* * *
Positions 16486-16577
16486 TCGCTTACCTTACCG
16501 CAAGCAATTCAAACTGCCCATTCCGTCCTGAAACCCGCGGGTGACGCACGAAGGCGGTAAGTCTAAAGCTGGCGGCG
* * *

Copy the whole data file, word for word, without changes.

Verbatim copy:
Positions 16486-16577
16486 TCGCTTACCTTACCG
16501 CAAGCAATTCAAACTGCCCATTCCGTCCTGAAACCCGCGGGTGACGCACGAAGGCGGTAAGTCTAAAGCTGGCGGCG